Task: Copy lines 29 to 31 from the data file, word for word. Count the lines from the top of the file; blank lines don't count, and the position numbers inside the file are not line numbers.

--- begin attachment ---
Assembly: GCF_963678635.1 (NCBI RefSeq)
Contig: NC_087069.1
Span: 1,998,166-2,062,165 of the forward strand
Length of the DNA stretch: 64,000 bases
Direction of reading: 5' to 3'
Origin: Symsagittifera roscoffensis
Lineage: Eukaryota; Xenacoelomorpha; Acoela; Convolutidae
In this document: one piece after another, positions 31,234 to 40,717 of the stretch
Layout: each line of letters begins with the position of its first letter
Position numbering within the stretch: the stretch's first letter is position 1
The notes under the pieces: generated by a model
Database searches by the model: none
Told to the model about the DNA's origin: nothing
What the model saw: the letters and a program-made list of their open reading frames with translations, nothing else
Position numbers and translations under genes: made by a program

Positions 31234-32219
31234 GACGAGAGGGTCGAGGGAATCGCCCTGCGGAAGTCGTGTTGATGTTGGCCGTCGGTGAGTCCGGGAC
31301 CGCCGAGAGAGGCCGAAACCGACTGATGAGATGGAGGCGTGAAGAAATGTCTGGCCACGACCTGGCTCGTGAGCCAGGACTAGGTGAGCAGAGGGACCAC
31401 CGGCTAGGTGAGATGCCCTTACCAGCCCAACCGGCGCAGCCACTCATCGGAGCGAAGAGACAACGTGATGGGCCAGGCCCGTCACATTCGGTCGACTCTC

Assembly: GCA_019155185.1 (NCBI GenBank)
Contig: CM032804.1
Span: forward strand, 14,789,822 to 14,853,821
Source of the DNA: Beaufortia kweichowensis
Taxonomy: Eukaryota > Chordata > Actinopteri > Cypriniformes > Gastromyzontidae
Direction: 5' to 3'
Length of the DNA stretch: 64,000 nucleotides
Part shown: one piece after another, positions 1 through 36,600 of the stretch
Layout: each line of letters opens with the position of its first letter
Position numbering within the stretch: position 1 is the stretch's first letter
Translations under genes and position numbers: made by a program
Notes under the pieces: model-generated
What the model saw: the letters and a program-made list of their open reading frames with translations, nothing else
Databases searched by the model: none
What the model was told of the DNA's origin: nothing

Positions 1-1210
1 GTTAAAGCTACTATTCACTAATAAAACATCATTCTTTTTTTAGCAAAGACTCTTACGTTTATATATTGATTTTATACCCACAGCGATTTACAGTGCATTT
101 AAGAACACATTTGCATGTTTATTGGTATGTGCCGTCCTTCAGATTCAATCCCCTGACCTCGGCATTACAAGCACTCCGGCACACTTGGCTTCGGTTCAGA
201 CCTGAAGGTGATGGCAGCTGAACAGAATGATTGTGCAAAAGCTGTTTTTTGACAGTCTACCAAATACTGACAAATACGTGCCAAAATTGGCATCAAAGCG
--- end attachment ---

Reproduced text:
Position numbering within the stretch: position 1 is the stretch's first letter
Translations under genes and position numbers: made by a program
Notes under the pieces: model-generated